The rocker arm can be pivotably mounted on an arm axis, and means for biasing the rocker arm against movement of the cam lobe can be included. Preferably the second transducer element is movably mounted to the base on a transducer platform for adjustment of ignition timing. The transducer platform can be pivotally movable about the arm axis. The apparatus can include an adjustment screw threadingly engaging one of the base and the transducer platform, and an adjustment spring for biasing the transducer platform in opposition to the adjustment screw, whereby tightening and loosening of the adjustment screw produces bidirectional movement of the transducer platform relative to the base. Preferably the apparatus includes clamp means for rigidly clamping the transducer platform against the base for selectively preventing the movement of the transducer platform. The clamp means, which can include a lock nut on a threaded stud that protrudes a guide slot of the transducer platform, advantageously stabilizes a spacing between the transducer elements.
The second transducer element can include a radiation detector, the apparatus further including means for producing radiation from the first transducer element, the second transducer element being responsive to the radiation from the first transducer element. The first transducer element can include a source of the radiation, being a magnetic member in a preferred configuration for producing a magnetic field. The second transducer element can include a Hall-effect sensor for producing the trigger signal at a predetermined magnetic field intensity.
The trigger signal can be activated during a first direction of movement of the first transducer element relative to the second transducer element, and the trigger signal can reset during an opposite second direction of movement of the first transducer element relative to the second transducer element. Preferably, the trigger signal is reset only during the second direction of movement of the first transducer element. The second transducer element can be fixedly mounted relative to a transducer platform, and the circuit means includes a solid-state switching device for activating an ignition coil in response to the second transducer element, the switching device being mounted to the transducer platform for dissipation of heat from the device to the platform.
These and other features, aspects, and advantages of the present invention will become better understood with reference to the following description, appended claims, and accompanying drawings where:
FIG. 1 is a fragmentary sectional front elevational view of an ignition system module according to the present invention, the module being installed on an internal combustion engine;
FIG. 2 is a fragmentary sectional side elevational view of the module and engine of FIG. 1;
FIG. 3 is a simplified schematic diagram of the system of FIG. 1;
FIG. 4 is a graph showing operation of the system of FIG. 1;
FIG. 5 is a circuit diagram showing ah exemplary circuit configuration of the module of FIG. 1;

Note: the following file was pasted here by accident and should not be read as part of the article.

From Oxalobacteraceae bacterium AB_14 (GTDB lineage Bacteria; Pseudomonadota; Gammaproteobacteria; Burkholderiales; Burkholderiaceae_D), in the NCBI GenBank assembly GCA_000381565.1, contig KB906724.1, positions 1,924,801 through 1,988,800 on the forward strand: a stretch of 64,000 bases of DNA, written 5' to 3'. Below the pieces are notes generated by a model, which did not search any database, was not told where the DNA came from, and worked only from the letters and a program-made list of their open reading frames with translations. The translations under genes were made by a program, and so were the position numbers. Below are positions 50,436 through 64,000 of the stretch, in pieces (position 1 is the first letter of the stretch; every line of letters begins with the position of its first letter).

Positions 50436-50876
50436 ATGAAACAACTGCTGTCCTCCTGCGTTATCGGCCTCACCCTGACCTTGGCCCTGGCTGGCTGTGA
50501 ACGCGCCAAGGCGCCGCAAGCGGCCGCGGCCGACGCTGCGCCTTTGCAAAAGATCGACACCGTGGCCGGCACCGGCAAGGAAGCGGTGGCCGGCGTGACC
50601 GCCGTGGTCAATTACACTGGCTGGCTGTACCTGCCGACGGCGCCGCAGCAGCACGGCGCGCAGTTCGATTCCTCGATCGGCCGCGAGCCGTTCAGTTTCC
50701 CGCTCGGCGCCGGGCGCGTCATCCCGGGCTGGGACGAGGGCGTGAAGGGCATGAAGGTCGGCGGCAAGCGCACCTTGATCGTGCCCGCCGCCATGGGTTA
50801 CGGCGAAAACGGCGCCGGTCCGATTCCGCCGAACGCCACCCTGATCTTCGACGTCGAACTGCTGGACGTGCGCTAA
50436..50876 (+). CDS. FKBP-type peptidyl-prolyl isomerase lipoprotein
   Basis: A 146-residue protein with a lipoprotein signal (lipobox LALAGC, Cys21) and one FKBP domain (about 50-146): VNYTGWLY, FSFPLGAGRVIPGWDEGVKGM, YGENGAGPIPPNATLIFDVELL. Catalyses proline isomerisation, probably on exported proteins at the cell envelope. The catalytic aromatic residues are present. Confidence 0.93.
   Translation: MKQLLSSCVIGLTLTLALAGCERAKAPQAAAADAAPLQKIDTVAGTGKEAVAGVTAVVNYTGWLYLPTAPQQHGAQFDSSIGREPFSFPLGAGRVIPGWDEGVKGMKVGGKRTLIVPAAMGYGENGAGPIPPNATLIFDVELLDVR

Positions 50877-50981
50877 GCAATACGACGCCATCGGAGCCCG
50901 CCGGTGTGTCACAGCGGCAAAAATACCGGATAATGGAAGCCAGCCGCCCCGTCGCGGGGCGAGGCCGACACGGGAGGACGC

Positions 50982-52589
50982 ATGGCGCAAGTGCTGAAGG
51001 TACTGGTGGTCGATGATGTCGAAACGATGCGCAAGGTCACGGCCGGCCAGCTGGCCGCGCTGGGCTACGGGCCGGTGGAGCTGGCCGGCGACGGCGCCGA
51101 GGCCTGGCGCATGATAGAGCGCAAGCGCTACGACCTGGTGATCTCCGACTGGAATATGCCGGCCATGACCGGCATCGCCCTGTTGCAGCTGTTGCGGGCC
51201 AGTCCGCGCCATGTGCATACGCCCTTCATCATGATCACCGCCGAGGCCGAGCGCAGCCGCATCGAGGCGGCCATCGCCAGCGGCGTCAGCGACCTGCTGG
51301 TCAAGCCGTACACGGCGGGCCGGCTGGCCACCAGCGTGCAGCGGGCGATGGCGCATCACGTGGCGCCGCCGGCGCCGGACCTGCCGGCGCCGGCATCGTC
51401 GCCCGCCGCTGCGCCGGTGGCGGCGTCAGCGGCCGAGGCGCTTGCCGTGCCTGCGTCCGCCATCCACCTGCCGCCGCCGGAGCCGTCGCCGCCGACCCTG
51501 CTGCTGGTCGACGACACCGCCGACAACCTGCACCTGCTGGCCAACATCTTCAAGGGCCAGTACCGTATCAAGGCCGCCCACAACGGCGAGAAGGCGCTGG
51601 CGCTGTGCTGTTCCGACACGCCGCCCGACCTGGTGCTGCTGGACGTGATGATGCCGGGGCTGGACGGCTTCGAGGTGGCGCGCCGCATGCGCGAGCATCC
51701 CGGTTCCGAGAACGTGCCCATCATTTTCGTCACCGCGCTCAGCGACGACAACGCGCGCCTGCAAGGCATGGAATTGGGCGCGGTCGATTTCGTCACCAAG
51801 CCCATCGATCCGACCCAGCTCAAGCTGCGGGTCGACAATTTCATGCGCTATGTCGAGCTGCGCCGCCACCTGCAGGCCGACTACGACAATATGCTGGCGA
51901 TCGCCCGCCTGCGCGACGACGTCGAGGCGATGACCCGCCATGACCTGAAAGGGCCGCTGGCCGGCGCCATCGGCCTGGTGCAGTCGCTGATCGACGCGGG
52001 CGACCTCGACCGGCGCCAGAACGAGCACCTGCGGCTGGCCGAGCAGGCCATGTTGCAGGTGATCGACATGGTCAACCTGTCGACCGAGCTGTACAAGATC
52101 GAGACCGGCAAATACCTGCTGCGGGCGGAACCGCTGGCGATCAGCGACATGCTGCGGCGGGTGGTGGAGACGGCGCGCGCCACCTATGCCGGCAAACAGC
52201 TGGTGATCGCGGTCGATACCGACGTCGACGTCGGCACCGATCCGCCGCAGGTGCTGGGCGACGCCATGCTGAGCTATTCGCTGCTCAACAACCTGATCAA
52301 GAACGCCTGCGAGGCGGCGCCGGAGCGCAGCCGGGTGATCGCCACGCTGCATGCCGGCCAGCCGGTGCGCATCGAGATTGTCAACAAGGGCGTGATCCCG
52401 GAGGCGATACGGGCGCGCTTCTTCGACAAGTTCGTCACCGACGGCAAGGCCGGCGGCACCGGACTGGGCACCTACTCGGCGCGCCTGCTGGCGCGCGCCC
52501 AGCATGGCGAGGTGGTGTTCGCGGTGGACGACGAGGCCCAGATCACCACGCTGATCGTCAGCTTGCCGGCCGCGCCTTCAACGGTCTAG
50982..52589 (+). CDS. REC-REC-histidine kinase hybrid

FIG. 6 is a front elevational view of an alternative configuration of the module of FIG. 1; and
FIG. 7 is a side elevational view of the module of FIG. 6.
The present invention is directed to an ignition system for an internal combustion engine having a rotating cam lobe for actuating a push rod, but not having a conventional distributor shaft. With reference to the drawings, an internal combustion engine 10 having a crank shaft 12 rotatably mounted within a crank case 14 includes a cam member 16 that also rotates in the crank case 14 correspondingly with the crank shaft 12. It will be understood that the cam member 16 can be either fixed relative to the crank shaft 12 or geared relative thereto in a conventional manner as shown schematically in FIG. 1. A plate member 17 that forms a portion of the crank case 14 axially slidably holds a push rod 18, the push rod 18 being periodically actuated by the cam member 16 at a frequency proportional to the speed of rotation of the crank shaft 12. As shown in FIG. 1, the rotational position of the cam member 16 is depicted by a cam angle φ between a base circle extremity 19 of the cam member 16 and the point of contact between the push rod 18 and the cam member 16.
An ignition unit 20 according to the present invention includes a base member 22 for mounting in fixed relation to the plate member 17 of the crank case 14. An arm member 24 is pivotally mounted to the base member 22 by a post or arm rivet 26 for actuation by the push rod 18. A module plate 28 is also pivotally mounted relative to the base member 22 by the rivet 26, the module plate 28 being adjustably angularly oriented relative to the base member 22 by a timing screw 30. Thus the arm member 24 and the module plate 28 are each rotatable about an arm axis 31 of the rivet 26. The timing screw 30 protrudes a base tab member 32 of the base member 22 and threadingly engages a rectangular nut plate 34, the nut plate 34 being fixably retained against a nut tab member 36 of the module plate 28 that is also protruded by the timing screw 30, the timing screw 30 being moderately loaded by a helical compression timing spring 38 that is interposed between the base tab member 32 and nut tab member 36. The nut plate 24 can be prevented from rotating during adjustment of the timing screw 30 by any conventional means.